When we think of the parts of a whole, we can think indistinctly of the parts as they exist in the whole; so we think about the house and the bricks out of which it is built are grouped together in the background under the form of the house. If we think distinctly about the parts of the whole, then we lose immediate sight of the whole; if we think of a brick, we are not thinking of the house. Similarly, when we make a comparison between two things, we hold both of the things in the intellect under the form of a comparison; there’s a sort of whole composed of the two things, rather than the two things individually considered.

A5: Human intellectual understanding of things in the world is progressive; there is always a passing from potentiality to actuality involved. When we apprehend something, we apprehend it in stages one aspect at a time. So, in seeing Socrates in the distance we may very well go through a process rather like this: we firstly apprehend him as being a living being and very quickly after that recognize him as a human being. On seeing the components that make up his face, we recognize this human being to be Socrates. We notice that he is wearing a white robe and that he has leather sandals on his feet. This process involves the apprehension of various quiddities together with a successive composition of and division between them. For example, when we apprehend that Socrates is wearing a robe and we apprehend the robe’s whiteness we compose the notions of Socrates, of white, and of robe to arrive at the conclusion that Socrates is wearing a white robe. Similarly in recognizing Socrates by seeing his face we compose the notion of human being with our notion of Socrates but divide off the notion of human being from everybody else that we recognize but Socrates. Thus, in human intellection a process of composition and division of concepts is a key part.

This process of composition and division that humans have to go through is in marked contrast to intellectual understanding in the angels and in God. The latter do not have to gather their intellectual understanding of things from the senses and therefore do not have to put concepts together in the same way. The intellectual understanding of angels arises from forms connatural to them and infused at their creation; that of God is His very substance.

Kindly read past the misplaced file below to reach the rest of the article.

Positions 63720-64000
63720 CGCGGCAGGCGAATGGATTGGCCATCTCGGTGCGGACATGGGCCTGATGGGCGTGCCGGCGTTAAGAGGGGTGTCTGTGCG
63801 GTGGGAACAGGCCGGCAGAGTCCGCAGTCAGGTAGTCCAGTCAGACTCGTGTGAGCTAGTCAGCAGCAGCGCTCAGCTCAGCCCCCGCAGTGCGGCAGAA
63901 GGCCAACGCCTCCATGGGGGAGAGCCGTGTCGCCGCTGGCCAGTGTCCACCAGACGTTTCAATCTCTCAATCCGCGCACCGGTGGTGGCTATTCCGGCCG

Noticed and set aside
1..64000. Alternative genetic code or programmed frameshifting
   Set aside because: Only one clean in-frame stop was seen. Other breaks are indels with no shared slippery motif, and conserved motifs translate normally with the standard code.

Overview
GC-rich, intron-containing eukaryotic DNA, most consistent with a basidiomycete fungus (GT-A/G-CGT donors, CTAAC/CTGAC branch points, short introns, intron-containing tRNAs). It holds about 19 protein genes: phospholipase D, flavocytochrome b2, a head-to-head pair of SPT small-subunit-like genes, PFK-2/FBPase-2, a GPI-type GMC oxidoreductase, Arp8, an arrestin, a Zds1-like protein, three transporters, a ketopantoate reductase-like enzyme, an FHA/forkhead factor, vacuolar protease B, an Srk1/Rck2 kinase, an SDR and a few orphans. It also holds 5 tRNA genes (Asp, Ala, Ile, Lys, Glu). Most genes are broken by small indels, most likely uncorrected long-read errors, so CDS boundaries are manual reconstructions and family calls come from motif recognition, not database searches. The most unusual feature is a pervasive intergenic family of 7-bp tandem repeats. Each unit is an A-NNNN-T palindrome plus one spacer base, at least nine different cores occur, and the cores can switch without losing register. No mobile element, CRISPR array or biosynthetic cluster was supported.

The third objection argues that in the real world things simply are the way they are: the ball simply is white. There are no processes of composition and division in the world of things that corresponds to the intellect’s processes of composition and division. Aquinas concedes that the likeness of an external object is received in the intellect in a mode of being that is different from the mode of being of the original thing. So, it not surprising that even though there may be in the external object something that corresponds to the intellect’s composing and dividing, it is not present in the object in the same way as it is present in the intellect. However, we can still identify the composition of form and matter in the external object with the composition of a universal whole with its part in the intellect and the composition of subject and accident in the external object with the composition that corresponds to predication in the intellect. So there is a correspondence between the sorts of composites that exist in the external world with those that exist in the intellect. This correspondence is what enables us to maintain that the likeness as it exists in the intellect is faithful to the external object.